Twentieth-century reworkings of German literature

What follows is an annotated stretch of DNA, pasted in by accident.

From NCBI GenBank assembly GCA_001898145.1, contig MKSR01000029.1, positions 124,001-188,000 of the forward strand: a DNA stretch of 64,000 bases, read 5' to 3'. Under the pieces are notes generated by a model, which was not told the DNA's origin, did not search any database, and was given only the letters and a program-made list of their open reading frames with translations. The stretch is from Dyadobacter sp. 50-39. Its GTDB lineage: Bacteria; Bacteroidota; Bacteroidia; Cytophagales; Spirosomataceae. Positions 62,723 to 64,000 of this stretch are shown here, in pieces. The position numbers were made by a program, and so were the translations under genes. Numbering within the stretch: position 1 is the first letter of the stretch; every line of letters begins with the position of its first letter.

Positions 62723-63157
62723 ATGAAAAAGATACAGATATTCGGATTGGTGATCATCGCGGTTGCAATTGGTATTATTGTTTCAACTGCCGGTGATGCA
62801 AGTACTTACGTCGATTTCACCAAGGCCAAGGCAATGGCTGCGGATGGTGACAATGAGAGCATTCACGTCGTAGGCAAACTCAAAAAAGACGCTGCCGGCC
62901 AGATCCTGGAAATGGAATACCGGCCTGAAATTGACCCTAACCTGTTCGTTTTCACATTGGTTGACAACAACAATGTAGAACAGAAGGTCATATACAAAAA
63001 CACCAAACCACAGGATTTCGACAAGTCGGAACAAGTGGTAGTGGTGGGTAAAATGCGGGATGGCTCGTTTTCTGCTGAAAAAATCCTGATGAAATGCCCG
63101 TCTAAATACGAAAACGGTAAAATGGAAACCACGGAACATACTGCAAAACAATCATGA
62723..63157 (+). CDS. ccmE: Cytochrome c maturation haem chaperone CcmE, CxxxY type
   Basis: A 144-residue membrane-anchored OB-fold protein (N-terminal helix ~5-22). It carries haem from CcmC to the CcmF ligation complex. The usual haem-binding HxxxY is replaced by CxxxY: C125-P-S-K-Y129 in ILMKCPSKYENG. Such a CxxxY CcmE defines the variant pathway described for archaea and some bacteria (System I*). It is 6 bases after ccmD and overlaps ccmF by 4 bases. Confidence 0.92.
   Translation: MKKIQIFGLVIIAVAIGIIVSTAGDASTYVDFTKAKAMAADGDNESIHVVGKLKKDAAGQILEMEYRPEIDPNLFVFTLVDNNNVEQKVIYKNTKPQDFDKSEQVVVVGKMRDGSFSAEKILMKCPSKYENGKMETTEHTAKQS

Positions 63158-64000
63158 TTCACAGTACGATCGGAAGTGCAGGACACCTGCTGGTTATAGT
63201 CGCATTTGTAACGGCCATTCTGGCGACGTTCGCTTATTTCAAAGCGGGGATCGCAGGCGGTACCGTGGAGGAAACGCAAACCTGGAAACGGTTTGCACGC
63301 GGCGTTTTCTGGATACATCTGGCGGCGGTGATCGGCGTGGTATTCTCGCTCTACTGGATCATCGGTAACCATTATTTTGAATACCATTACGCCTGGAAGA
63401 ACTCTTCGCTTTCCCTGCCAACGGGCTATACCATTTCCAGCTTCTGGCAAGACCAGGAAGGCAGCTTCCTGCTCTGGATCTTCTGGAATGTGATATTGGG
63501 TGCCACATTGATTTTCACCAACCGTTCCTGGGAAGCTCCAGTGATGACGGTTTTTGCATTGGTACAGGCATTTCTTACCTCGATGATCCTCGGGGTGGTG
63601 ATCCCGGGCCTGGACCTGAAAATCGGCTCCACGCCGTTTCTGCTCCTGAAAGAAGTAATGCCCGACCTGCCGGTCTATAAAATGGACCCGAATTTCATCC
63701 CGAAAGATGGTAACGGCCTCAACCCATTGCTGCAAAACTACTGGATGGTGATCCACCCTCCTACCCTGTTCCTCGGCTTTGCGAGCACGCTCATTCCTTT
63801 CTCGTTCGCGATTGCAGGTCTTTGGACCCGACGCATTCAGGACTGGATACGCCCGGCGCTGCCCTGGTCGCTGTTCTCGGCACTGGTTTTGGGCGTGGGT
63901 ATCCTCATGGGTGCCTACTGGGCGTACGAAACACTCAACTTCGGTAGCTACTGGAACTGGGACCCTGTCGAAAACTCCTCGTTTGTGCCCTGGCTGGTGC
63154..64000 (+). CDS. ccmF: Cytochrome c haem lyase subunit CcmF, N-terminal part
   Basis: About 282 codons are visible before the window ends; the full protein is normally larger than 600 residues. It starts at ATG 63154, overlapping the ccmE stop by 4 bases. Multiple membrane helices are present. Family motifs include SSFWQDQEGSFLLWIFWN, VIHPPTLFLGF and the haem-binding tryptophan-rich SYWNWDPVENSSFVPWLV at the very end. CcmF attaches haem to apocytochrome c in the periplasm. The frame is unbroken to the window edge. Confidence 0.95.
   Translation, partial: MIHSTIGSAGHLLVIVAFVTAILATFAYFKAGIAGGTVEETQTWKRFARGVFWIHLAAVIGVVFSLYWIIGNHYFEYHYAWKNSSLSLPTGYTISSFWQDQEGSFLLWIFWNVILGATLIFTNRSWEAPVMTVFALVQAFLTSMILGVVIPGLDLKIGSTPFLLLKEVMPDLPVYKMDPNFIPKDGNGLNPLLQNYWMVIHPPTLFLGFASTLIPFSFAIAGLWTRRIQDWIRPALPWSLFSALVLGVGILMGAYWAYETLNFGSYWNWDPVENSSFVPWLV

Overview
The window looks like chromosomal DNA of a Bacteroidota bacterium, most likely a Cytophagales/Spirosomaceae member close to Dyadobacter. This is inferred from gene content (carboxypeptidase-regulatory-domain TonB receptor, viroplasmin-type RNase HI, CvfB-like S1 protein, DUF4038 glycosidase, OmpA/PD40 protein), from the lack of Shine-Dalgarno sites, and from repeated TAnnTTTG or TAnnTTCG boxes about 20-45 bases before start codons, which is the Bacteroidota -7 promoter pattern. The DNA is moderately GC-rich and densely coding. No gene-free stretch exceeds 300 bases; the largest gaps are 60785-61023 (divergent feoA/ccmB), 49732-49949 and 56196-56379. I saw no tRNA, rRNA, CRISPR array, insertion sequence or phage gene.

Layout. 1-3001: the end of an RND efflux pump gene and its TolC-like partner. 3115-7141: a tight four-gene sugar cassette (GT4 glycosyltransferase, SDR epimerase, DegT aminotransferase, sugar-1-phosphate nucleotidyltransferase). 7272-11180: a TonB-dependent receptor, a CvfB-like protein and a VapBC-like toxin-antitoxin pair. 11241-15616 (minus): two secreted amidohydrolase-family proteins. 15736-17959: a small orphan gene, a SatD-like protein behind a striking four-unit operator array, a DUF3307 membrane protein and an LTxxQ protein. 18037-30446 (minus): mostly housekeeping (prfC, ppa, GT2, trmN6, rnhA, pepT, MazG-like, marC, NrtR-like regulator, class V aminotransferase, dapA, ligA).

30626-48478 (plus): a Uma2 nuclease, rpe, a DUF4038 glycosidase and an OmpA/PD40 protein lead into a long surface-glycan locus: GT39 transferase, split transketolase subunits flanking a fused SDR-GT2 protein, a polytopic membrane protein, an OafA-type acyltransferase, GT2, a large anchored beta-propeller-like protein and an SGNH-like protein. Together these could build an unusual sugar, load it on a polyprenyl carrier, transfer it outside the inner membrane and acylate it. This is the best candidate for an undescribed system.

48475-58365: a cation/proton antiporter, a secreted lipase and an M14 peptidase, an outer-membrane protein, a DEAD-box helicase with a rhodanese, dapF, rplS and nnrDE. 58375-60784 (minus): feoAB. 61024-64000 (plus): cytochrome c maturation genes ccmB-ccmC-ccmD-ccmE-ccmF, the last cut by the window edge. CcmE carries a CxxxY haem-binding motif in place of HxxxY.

No work of art stands in isolation. In one way or another it will have evolved from a form that has been created before, and likewise, it may itself have an influence on future developments and trends in a given genre. The literary reworking distinguishes itself by referring openly and explicitly to a previous fictional model, thus encouraging the reader to draw comparisons and to note contrasts between the model and the reworking. The investigation concentrates on two examples, from each genre, the drama, the novella and the novel. Reworkings of myths and legendary or historical characters have been excluded. Subject of the thesis is (a) an examination of how this link between model and reworking has been established, and (b) the effect the suggested presence of the literary model has on the interpretation of the reworking. With regard to (a) it has been found that each respective writer employs different narrative techniques to establish the link between model and reworking which has been summarized thus: - allusion to classicism: Schiller: Die Jungfrau von Orleans and Brecht: Die heilige Johanna der Schlachthöfe; - ironic reproduction: Hebbel: Maria Magdalena and Franz Xaver Kroetz: Maria Magdalena; - fragmentation: Thomas Mann: Der Tod in Venedig and Wolfgang Koeppen: Der Tod in Rom; - integration: Georg Büchner: Lenz and Peter Schneider: Lenz; - quotation: Goethe: Die Leiden des jungen Werther and Ulrich Plenzdorf: Die neuen Leiden de jungen W.; - character constellation: Goethe: Die Wahlverwandstschaften and John Banville: The Newton Letter With regard to (b) the effect of the reworking when read in conjunction with its literary model is strikingly different in each case, but common to all reworkings is a gain in historical depth, and in each case new themes and issues arise which are not immediately apparent when the reworking is considered on its own.